long term care. Right. See, right. Critical Care, right? Yeah. What what? So, so So, so you're able to see things which is really interesting, you're able to see things from a from a planning perspective, right? And then you find the products either fit the solution or they don't, right. And because you didn't come in with a bias, you can see the positives and negatives to different products. Right. And so I think we are unfortunately we are bias because we came in learning all the wonderful things about insurance and didn't learn a lot about these other products because it might not have been in the financial best interest of the companies in which we've represented good, bad or indifferent. Right? So, so now that we look at the world, and it's it's different now, right? We have, we have career advisors, we've got broker, independent brokers, we've got financial planners, we've got fee only advisors, we've got, we've got some we got a series that we have now we have bank coordinated relationships. So we got so how do we set ourselves apart? You know, and how do you set yourself apart amongst all the chaos of everybody's doing? Everybody's into got their hand in the financial industry? From your perspective? What What would you say? What advice would you give a young advisor out there? Who came into the industry and said, Look how crowded it is? How do I how do I create a name a brand for myself? That's unique in approach, and I can approach it agnostically sure to speak. Yeah. Going forward, because that that is kind of the wave going forward?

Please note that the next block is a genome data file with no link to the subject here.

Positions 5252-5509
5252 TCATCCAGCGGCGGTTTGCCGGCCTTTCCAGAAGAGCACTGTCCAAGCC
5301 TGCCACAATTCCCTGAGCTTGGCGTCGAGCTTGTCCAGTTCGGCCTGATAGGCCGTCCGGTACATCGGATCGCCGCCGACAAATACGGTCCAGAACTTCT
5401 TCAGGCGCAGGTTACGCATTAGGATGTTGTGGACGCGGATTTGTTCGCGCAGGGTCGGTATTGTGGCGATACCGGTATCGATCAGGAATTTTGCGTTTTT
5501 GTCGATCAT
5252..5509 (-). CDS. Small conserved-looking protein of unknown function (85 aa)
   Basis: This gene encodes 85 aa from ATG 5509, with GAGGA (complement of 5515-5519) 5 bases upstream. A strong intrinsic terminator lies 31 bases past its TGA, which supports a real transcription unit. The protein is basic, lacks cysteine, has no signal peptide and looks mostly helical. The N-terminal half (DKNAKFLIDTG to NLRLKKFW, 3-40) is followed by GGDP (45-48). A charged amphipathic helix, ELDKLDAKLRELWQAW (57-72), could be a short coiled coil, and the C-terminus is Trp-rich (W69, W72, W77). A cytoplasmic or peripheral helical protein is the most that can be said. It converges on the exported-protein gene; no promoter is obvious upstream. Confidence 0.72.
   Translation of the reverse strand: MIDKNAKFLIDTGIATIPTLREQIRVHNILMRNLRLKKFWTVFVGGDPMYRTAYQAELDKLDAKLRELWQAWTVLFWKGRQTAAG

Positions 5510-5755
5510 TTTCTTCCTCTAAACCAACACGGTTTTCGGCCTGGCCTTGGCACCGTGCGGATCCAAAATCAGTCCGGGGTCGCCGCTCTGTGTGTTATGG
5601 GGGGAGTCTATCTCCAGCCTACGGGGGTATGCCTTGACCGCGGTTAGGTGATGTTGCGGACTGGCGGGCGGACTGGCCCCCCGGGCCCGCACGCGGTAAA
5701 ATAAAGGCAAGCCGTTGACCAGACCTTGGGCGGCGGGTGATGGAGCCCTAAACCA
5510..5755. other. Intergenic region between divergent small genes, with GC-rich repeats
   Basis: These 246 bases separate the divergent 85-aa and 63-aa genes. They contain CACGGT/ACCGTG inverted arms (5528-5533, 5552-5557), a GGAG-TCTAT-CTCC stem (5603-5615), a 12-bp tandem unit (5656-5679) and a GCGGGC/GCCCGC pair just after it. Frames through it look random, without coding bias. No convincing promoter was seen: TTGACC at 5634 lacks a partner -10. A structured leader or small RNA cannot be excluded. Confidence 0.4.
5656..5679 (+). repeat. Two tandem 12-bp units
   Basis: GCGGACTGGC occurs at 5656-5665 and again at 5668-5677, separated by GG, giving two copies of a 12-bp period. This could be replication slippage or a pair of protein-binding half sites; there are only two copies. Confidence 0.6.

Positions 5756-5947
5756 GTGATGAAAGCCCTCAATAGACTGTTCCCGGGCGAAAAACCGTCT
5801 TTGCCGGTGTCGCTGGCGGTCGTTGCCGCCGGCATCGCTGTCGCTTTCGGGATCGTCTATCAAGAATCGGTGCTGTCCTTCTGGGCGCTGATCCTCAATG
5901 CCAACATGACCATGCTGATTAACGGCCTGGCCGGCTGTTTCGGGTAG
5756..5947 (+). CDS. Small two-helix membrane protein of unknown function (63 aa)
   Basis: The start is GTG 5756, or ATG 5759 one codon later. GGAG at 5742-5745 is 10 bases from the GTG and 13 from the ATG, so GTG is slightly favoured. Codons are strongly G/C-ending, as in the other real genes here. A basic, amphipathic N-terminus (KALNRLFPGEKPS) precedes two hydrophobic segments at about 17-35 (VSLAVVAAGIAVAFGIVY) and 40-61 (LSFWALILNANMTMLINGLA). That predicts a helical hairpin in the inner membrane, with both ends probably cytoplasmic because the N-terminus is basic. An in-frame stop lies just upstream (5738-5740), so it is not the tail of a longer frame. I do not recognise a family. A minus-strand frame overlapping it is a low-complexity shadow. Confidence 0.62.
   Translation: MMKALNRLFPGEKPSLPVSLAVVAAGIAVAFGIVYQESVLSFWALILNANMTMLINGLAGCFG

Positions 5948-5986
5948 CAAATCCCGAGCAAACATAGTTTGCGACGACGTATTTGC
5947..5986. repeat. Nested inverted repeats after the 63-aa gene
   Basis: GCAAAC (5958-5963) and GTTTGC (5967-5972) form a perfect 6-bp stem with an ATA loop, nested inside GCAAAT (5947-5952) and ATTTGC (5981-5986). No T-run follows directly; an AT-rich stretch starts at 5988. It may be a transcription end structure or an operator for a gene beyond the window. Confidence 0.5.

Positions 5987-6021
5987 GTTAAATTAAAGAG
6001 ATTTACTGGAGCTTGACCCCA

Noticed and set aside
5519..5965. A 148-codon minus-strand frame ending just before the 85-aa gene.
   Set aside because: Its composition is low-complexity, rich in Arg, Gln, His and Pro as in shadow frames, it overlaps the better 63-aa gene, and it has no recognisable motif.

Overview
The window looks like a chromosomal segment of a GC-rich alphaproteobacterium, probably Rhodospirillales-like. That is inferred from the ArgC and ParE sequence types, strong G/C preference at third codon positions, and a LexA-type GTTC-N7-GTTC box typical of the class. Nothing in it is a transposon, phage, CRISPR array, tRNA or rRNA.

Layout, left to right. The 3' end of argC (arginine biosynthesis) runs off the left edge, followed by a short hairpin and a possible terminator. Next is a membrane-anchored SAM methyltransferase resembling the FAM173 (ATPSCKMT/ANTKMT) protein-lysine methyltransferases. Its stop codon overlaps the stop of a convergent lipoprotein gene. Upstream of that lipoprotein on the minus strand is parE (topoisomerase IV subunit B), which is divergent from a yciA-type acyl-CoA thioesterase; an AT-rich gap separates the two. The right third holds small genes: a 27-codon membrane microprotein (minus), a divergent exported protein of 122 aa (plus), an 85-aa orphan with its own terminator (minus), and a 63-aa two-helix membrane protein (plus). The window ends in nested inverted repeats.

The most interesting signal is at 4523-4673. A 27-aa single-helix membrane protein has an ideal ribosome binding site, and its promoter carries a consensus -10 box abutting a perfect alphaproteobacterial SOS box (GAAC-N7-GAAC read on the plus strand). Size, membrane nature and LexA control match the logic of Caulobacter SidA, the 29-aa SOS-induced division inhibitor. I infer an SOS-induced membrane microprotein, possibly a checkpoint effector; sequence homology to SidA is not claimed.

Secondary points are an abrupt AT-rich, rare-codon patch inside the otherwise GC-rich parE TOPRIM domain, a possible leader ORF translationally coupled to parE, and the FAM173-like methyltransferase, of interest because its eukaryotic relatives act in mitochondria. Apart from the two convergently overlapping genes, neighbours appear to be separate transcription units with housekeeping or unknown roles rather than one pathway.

Jamie Hopkins 16:02
Yeah, man, you put a lot into that, that that question had like 13 different layers and
Chris Gandy 16:08
layers to this
Jamie Hopkins 16:09